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Practical applications and maths

  1. Feb 14, 2009 #1
    This is a question that got me thinking, but no further! Hence why I ask it here:
    Does anyone know of any mathematics that DOESN'T have practical applications?
    By practical I mean physical, real world applications.
  2. jcsd
  3. Feb 14, 2009 #2
    Does physical and real-world include computer science?
  4. Feb 14, 2009 #3
    Well, I'm sure that somebody could argue that any branch of mathematics you named was exceptionally practical as well as beautifully theoretical.

    But I for one believe that some types of math are more "practical" than others, in that they are more directly applicable.

    For instance, cryptography compared to Abstract Algebra.
  5. Feb 15, 2009 #4


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    I'm not sure what you mean by "cryptography compared to Abstract Algebra".

    Cryptography is an application of mathematics, not mathematics itself, which uses a lot of Abstract Algebra.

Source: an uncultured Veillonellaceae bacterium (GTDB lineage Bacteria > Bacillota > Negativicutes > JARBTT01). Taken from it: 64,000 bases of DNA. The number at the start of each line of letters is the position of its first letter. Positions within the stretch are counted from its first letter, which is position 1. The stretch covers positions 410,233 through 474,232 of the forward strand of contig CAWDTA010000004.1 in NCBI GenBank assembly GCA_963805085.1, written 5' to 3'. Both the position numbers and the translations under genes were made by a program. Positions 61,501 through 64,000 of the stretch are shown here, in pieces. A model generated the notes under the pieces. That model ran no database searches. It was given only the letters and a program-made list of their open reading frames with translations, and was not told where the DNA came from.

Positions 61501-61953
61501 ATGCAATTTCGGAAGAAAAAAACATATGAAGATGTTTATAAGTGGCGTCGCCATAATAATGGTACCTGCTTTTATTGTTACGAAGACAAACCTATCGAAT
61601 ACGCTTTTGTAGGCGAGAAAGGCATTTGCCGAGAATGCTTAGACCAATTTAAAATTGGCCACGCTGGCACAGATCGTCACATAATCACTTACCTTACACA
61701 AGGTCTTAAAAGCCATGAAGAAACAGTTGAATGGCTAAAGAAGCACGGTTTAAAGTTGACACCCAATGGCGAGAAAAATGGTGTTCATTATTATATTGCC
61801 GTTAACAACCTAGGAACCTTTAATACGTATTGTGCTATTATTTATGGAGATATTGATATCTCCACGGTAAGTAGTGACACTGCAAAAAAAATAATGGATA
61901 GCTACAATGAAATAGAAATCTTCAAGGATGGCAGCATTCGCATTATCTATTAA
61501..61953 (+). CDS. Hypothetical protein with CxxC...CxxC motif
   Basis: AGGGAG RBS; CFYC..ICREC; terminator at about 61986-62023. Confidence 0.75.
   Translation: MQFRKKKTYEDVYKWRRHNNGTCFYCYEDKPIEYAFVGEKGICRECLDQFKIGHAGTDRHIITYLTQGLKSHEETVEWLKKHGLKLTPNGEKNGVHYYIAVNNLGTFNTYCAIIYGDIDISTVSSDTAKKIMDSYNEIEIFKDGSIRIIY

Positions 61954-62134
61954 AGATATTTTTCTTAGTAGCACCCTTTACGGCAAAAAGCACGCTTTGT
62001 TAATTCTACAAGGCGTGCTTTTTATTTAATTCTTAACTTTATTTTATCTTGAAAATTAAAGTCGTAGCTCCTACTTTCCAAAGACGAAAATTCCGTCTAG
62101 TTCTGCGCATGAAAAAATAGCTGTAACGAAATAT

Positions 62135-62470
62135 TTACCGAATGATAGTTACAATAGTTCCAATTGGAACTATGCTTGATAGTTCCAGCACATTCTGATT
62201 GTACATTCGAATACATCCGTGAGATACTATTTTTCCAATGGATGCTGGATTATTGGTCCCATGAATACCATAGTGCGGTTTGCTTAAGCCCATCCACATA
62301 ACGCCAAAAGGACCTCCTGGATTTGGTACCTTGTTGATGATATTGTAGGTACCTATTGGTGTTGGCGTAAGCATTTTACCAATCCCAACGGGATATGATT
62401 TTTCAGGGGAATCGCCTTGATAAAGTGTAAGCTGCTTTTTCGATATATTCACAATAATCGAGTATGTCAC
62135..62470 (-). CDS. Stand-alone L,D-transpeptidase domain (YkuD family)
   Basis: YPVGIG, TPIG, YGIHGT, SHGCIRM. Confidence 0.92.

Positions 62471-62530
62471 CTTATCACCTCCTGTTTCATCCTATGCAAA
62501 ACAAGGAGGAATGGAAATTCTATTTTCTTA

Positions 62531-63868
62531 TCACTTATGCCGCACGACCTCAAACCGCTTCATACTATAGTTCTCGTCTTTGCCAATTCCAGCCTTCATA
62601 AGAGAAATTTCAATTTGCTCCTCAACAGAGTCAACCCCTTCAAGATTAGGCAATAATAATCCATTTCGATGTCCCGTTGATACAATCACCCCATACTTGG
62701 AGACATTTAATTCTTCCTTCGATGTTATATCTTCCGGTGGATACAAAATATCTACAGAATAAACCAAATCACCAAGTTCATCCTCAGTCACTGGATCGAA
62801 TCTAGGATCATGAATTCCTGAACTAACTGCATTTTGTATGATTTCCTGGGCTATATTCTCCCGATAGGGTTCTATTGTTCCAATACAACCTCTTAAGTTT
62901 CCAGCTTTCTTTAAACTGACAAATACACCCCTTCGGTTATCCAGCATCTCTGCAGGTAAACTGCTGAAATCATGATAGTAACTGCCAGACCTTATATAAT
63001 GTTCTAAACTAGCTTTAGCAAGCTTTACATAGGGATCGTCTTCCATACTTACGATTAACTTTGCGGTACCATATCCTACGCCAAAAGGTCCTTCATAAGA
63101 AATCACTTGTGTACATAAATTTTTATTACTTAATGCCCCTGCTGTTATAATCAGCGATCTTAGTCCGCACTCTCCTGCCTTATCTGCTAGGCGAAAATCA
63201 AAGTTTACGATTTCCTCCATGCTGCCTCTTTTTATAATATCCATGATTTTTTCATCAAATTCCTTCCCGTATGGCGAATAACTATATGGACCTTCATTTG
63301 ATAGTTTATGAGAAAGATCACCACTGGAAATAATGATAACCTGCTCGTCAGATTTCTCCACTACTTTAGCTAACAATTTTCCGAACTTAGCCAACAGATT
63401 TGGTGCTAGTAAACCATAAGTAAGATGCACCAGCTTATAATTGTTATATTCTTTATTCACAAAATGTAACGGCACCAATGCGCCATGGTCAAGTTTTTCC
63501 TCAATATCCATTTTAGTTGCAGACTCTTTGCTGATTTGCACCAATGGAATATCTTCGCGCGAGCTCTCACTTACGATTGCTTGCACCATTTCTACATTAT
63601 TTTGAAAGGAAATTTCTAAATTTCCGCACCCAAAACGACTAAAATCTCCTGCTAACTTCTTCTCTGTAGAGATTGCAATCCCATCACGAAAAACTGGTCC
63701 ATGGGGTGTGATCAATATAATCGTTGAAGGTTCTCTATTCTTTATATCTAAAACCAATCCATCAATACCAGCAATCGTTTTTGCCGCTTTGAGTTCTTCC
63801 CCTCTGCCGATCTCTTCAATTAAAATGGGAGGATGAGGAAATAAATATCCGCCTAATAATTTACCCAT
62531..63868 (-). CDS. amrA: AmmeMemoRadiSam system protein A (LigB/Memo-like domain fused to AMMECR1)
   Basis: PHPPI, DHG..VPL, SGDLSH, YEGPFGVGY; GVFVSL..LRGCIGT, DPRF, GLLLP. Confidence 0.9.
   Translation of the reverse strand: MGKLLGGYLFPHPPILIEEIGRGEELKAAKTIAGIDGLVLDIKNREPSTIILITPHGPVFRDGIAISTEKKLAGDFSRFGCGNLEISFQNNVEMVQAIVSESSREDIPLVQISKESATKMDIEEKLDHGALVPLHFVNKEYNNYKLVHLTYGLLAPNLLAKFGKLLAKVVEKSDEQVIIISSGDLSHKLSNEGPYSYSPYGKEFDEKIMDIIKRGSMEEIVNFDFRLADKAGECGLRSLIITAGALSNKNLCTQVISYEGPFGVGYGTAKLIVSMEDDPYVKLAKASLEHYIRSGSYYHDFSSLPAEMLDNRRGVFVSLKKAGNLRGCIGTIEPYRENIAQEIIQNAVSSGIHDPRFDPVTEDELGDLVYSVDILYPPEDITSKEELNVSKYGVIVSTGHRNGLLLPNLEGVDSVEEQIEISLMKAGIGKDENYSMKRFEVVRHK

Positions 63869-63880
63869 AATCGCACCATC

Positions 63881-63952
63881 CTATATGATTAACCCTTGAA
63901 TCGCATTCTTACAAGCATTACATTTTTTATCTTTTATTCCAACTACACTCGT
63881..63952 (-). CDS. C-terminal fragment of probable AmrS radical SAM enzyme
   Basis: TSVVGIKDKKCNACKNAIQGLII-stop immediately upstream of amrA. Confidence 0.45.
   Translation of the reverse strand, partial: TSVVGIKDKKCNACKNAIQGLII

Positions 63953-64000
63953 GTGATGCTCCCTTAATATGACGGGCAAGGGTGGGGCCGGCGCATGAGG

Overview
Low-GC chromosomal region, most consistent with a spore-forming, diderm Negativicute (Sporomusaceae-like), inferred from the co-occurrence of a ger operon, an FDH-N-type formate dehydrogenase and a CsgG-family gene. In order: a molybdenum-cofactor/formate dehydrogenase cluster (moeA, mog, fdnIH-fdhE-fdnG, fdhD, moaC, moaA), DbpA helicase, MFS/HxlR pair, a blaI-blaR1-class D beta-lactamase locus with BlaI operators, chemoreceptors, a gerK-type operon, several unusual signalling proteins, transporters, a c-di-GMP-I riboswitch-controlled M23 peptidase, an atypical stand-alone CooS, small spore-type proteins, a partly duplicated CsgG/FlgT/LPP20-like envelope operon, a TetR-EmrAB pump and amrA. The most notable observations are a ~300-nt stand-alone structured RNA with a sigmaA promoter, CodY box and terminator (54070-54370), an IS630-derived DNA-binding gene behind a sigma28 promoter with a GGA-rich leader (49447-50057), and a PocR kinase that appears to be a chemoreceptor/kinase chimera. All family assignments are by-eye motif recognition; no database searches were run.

6. Feb 15, 2009 #5
    I'd say physical and real world includes computers, I mean something that just doesn't apply anywhere. For example, when learning maths you often use practical applications to improve your understanding, is there something you can't really do that with? I personally can't see that being possible, but I'm not that well informed!
  7. Feb 15, 2009 #6
    I simply meant that if you take a course under the heading "Cryptography" it will be more "applied", and hence more applicable to the real world, than a course under the heading "Abstract Algebra". For just the reason you stated...

    At my school, Abstract Algebra wasn't even a prerequisite for Cryptography, because they cherry-picked the Algebra you needed to know and retaught it as applicable. Courses like that I believe are about as applied as you can get in Mathematics departments...

    Not that there's anything wrong with pure mathematics.
  8. Feb 16, 2009 #7
    Magic Squares? Rubiks cube?

    Apart from the application of novelty I'm not sure what utility they have.
  9. Feb 16, 2009 #8


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    I recall magic squares being used to solve some sort of comp-sci type problem, but now for the life of me can't remember what it was. It probably had no actual application to the real world anyway though.

    I'm not entirely convinced that a Rubik's cube is strictly an area of mathematics
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